Approximately 14 major natural gas-producing countries are expected to meet in Moscow in June to discuss forming an OPEC-like cartel to control the price and supply of natural gas on the world market, the Qatari Energy Minister said in a published report.

"I would like, as a producer, to see gas at full parity to oil because gas is even more expensive to produce than oil, and gas is a cleaner fuel," Abdullah al-Attiyah told The Times of London Friday.

The Organization of Petroleum Exporting Countries (OPEC), which is composed of 13 oil-producing countries, works to keep oil prices high by reducing members' production allotments when prices decrease, thus causing prices to rise again as supply tightens. The United States is opposed to the creation of an OPEC-like group for natural gas.

The formation of an OPEC-like group for gas has been a hot topic over the last few years. The U.S. House last July passed a nonbinding resolution opposing efforts by major gas-exporting countries to form a cartel or other mechanism to influence the supply of gas and its price to the world market (see NGI, July 16, 2007).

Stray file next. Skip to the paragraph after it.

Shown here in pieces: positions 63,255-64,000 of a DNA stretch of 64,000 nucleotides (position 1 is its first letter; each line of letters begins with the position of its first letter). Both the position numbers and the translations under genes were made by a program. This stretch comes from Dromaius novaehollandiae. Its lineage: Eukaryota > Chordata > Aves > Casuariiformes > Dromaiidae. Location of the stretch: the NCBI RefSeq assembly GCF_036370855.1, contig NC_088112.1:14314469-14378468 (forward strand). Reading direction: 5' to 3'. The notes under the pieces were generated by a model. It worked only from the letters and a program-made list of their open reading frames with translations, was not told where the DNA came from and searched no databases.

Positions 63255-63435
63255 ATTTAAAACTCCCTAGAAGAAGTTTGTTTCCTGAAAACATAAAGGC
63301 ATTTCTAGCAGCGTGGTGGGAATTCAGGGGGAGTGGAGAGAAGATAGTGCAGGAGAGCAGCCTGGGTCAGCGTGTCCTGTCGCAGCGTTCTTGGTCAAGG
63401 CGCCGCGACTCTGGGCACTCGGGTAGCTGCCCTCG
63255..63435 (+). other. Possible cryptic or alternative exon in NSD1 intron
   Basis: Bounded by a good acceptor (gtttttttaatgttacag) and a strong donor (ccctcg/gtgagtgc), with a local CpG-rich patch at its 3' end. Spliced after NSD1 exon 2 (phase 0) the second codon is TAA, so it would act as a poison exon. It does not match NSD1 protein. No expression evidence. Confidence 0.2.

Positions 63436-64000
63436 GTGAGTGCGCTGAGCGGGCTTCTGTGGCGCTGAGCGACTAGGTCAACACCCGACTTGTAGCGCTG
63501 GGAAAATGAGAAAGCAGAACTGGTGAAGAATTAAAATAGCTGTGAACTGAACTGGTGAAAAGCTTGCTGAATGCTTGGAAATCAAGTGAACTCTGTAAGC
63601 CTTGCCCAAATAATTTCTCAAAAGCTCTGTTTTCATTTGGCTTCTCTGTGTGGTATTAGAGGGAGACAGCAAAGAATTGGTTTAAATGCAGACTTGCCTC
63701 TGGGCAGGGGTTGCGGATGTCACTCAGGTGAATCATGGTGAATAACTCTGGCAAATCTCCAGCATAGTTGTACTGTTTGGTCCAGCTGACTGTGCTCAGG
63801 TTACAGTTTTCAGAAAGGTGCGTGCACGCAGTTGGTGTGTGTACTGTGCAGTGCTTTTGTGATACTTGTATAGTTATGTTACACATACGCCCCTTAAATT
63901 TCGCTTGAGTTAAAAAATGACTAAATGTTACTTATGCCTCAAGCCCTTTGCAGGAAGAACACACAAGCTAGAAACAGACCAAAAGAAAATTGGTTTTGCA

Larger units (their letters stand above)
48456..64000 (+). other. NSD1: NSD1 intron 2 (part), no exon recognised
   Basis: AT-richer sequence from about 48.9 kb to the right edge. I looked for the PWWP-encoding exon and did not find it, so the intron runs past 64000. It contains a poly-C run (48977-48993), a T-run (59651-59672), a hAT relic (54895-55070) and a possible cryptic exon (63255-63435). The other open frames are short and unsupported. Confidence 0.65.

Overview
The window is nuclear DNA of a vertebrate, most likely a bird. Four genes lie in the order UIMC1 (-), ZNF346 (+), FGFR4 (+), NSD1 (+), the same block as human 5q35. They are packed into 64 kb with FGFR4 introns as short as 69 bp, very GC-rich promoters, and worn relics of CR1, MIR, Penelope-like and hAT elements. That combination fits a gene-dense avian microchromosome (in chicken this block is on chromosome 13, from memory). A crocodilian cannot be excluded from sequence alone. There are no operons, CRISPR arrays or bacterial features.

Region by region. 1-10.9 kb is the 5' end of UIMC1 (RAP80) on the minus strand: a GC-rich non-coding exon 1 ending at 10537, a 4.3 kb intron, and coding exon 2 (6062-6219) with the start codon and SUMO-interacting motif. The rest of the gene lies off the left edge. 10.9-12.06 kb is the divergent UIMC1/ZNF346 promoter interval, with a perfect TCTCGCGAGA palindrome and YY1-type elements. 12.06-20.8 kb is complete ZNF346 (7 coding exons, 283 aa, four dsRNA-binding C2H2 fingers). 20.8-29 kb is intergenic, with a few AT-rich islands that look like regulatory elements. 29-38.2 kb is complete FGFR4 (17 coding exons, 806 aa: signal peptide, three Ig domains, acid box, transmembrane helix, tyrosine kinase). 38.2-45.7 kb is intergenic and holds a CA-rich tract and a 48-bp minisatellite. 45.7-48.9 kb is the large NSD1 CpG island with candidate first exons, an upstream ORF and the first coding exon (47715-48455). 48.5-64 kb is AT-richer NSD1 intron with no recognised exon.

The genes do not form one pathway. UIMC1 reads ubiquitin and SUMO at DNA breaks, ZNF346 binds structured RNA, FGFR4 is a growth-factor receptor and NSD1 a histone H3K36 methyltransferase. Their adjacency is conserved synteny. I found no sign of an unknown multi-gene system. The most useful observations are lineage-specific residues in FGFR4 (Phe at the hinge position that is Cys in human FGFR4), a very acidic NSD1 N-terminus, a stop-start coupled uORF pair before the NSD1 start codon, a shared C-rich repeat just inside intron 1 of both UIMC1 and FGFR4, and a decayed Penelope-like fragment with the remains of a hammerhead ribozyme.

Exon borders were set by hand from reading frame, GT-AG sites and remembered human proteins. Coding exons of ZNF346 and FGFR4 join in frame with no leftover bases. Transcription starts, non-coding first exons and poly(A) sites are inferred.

The House action came just months after a group of major gas producers met in Doha, Qatar, to lay the groundwork for a potential world gas cartel (see NGI, April 16, 2007). At the April 2007 meeting, the 14 members of the Gas Exporting Countries Forum set up a commission to assess the feasibility of establishing an exporters' group for natural gas.

The commission, which is made up of the deputy energy ministers from major gas-producing nations, is expected to report its findings at the Moscow meeting in June. The forum was founded in 2001 to unite the countries that together control more than 70% of the world's natural gas reserves. Some of the major gas-producing countries that are members of the forum include Russia, Iran, Venezuela, Qatar, Algeria, Malaysia, Norway, Nigeria, Oman, Turkmenistan, Brunei and Indonesia.

Energy experts doubt that a cartel-like organization for gas, even if formed, would have the same clout as OPEC. Daniel Yergin of Cambridge Energy Research Associates told a House committee in 2007 that establishment of a gas cartel-like organization was inevitable, but he did not believe producing countries could control the international gas market in the same way OPEC has influenced global oil prices and supplies.

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